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DEGREE REGULATIONS & PROGRAMMES OF STUDY 2013/2014 -
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DRPS : Course Catalogue : School of Social and Political Science : Postgrad (School of Social and Political Studies)

Postgraduate Course: International Development (PGSP11314)

Course Outline
SchoolSchool of Social and Political Science CollegeCollege of Humanities and Social Science
Course typeStandard AvailabilityNot available to visiting students
Credit level (Normal year taken)SCQF Level 11 (Postgraduate) Credits15
Home subject areaPostgrad (School of Social and Political Studies) Other subject areaNone
Course website None Taught in Gaelic?No
Course descriptionDevelopment is primarily concerned with the economic transformation of countries considered to be less advanced than others. International development as we now know it emerged in the 1950s, drawing on economic development theories from the 18th century onwards. Over time, however, international development has taken on new dimensions, encompassing social and political, as well as economic, transformation. Development is a profoundly political process, shaped by and shaping social actors and political institutions at local, national, regional and global levels. This course explores the theories that shape international development, and the actors and institutions involved. Through engagement with development practitioners there will opportunities to put learning into context and understand how tools and approaches may be applied in real-life situations. The course offers an introduction, overview and critical analysis of the forces shaping international development.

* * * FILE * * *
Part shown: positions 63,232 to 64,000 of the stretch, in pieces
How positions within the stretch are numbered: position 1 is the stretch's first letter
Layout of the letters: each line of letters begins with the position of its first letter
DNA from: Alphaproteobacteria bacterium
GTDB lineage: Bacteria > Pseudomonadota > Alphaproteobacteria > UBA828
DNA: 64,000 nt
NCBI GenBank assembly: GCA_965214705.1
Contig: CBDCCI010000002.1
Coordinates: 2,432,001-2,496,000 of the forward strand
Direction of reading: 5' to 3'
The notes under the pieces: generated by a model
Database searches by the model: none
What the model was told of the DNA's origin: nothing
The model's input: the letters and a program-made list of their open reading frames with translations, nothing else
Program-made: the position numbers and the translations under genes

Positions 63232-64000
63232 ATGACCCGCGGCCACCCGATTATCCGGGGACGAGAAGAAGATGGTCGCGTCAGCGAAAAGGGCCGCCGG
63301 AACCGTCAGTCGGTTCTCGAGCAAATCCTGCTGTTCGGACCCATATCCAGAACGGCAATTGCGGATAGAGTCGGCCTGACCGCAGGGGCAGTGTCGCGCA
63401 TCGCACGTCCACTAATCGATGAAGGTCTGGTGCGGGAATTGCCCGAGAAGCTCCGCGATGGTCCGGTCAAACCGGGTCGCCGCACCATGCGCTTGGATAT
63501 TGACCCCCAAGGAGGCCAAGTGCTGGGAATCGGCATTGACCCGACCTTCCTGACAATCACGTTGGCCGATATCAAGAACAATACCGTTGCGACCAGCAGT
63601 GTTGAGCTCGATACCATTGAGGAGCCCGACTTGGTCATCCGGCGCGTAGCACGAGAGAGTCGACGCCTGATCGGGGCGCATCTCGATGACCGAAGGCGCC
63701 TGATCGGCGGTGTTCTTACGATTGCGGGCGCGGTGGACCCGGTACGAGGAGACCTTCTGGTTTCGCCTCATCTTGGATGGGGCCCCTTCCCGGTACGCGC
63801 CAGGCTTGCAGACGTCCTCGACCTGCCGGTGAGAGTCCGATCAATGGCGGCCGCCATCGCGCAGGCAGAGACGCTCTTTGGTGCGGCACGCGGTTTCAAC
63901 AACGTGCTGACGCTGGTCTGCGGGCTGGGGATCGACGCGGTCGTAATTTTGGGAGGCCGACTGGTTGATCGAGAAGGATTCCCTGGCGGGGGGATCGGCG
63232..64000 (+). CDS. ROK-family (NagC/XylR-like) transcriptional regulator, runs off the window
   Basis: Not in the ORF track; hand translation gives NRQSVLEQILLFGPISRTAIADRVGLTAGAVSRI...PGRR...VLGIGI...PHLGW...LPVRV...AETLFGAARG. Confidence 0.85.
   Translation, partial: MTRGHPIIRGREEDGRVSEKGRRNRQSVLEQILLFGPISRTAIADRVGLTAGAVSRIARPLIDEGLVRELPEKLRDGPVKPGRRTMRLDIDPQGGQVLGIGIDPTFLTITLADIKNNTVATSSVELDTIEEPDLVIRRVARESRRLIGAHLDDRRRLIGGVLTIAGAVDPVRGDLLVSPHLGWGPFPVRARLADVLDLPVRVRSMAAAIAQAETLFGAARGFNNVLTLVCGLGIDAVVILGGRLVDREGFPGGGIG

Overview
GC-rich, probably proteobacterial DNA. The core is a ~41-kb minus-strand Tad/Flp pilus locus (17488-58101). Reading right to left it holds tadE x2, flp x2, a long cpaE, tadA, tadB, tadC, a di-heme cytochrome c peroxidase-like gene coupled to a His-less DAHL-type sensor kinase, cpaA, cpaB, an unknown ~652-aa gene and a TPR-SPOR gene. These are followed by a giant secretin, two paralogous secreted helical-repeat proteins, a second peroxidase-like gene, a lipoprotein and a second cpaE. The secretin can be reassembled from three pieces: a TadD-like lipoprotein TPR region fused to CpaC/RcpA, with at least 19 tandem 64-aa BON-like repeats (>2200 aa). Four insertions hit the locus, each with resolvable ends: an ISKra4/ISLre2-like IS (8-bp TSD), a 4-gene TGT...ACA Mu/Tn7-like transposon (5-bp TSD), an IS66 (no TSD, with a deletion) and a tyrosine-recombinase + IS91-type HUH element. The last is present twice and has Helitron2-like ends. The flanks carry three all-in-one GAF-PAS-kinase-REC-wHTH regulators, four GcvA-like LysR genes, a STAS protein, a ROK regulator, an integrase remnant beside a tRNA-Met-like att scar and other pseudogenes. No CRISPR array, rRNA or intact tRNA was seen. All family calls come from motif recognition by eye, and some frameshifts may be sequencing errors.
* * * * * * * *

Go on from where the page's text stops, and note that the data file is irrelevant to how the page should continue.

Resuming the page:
Entry Requirements (not applicable to Visiting Students)
Pre-requisites Co-requisites
Prohibited Combinations Other requirements None
Additional Costs None
Course Delivery Information
Delivery period: 2013/14 Semester 2, Not available to visiting students (SS1) Learn enabled:  Yes Quota:  None
Web Timetable Web Timetable
Course Start Date 13/01/2014
Breakdown of Learning and Teaching activities (Further Info) Total Hours: 150 ( Programme Level Learning and Teaching Hours 3, Directed Learning and Independent Learning Hours 147 )
Additional Notes
Breakdown of Assessment Methods (Further Info) Written Exam 0 %, Coursework 80 %, Practical Exam 20 %
No Exam Information
Learning Outcomes
On completion of this course, the student will be able to: